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Slut-shame walk

2021-04-09  Staff Reporter

Slut-shame walk
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This Saturday marks another milestone for the activists and allies of women empowerment in Namibia. The Slut-shame walk is taking place. For time and time now, this has been a turning point for Namibian women to be able to have space for a day to celebrate who they are as well as be part of a movement that seeks and stands to empower women and stop rape culture, victim-blaming and slut-shaming of sexual assault victims. 

For those who do not know what the Slut-shame Walk is, it is a transnational movement calling for an end to these things that perpetuate patriarchy, toxic masculinity and cat-calling towards women. Specifically, participants protest against explaining or excusing rape by referring to any aspect of a woman’s appearance. 

The rallies began on 3 April 2011, in Toronto, Ontario, Canada, after a Toronto Police officer suggested that “women should avoid dressing like sluts” as a precaution against sexual assault. Subsequent rallies have occurred globally and Namibia has not been an exception to date. The protest takes the form of a march, mainly by young women, where some dress as “sluts” in revealing, sexy attire such as short skirts, stockings and scanty tops.  In the various SlutWalks around the world, there are usually speaker meetings and workshops, live music, sign-making sessions, leafleting, open microphones, chanting, dances, martial arts, and receptions or after-parties with refreshments. In many of the rallies and online, women speak publicly for the first time about their identity as rape survivors. 

This Saturday, the 10th of April, Namibian women and those who stand with them will take to the streets and march against the perpetrators. For so long, women have been fighting patriarchy and toxic masculinity in the same manner; through writing and we all know, not everyone has access to writing.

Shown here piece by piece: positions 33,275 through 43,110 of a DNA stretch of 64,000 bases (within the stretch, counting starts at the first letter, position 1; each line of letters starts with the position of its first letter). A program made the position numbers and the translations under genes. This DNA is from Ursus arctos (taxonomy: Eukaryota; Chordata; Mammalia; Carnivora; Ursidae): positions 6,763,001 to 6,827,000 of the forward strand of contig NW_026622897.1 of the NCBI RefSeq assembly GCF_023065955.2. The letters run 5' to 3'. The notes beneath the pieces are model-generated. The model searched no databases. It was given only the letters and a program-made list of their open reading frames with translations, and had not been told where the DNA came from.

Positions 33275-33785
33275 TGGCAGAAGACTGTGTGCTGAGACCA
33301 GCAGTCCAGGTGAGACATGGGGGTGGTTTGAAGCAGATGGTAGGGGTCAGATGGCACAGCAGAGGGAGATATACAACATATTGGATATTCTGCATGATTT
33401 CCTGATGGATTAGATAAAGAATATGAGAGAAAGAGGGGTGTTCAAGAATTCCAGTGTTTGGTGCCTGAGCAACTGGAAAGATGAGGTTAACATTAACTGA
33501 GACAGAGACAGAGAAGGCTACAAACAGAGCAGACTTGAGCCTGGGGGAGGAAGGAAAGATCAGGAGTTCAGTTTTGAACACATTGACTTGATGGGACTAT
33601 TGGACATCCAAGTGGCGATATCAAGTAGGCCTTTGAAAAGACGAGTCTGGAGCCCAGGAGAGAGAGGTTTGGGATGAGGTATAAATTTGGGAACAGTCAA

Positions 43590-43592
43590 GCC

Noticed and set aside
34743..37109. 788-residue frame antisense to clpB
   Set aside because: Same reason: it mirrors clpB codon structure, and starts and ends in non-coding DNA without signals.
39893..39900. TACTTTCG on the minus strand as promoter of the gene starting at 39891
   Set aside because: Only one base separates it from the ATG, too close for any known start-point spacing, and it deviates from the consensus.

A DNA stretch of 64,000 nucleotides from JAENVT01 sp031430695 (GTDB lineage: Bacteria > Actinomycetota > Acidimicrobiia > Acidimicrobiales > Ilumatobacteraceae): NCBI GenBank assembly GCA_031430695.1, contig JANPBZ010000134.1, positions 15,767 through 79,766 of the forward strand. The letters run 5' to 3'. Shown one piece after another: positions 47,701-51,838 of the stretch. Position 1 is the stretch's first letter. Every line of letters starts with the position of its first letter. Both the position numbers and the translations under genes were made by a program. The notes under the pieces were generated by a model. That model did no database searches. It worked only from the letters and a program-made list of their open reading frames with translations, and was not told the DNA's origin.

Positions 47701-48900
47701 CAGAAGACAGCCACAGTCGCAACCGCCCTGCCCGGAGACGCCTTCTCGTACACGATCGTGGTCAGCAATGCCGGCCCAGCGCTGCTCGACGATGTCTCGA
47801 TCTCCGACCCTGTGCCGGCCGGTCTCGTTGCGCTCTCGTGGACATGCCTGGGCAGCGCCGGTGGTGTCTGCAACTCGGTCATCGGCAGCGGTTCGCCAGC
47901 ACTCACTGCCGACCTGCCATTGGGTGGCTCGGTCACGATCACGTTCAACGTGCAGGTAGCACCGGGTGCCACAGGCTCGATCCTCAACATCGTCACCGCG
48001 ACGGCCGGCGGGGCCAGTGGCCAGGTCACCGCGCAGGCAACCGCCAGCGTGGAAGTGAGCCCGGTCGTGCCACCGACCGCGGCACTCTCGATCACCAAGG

To add to that, there are not enough women in the world to sit a man down and explain to him what he is doing that is perpetuating patriarchy and endangering a woman, thus, women took the alternative of protests. As women, we protest because we are tired of being oppressed by slut-shaming; of being judged by our sexuality and feeling unsafe as a result. 

Being in charge of our sexual lives should not mean that we are opening ourselves to an expectation of violence, regardless if we participate in sex for pleasure or work. No one should equate enjoying sex with attracting sexual assault. By focusing on reclaiming and owning their sexuality, identity as well as our freedom, often related to and slut-shaming (that is, negatively labelling a person, primarily a woman, who is viewed as sexually active), and not simply on having an apology from the police or any other person that has slut-shamed us. 

We want Police services to truly get behind the idea that victim-blaming, slut-shaming, and sexual profiling are never acceptable. The idea that a slut is a lesser person and deserving of sexual assault isn’t exclusive to the police. 

Starting at the Ausspannplatz circle at 08:30 am, running through Independence Avenue, this protest will be full of women carrying posters that each have a story to tell. It will be full of allies that will engage the community on why reclaiming this identity from them is of paramount importance, all while dressed like a slut. For those who would like to join us, see you there. The less you are dressed, the better. 

 • Frieda Mukufa’s lifestyle section concentrates on women-related issues and parenting every Friday in the New Era newspaper. She also specialises in editing research proposals, proofreading as well as content creation.

etuholefrieda@gmail.com


2021-04-09  Staff Reporter

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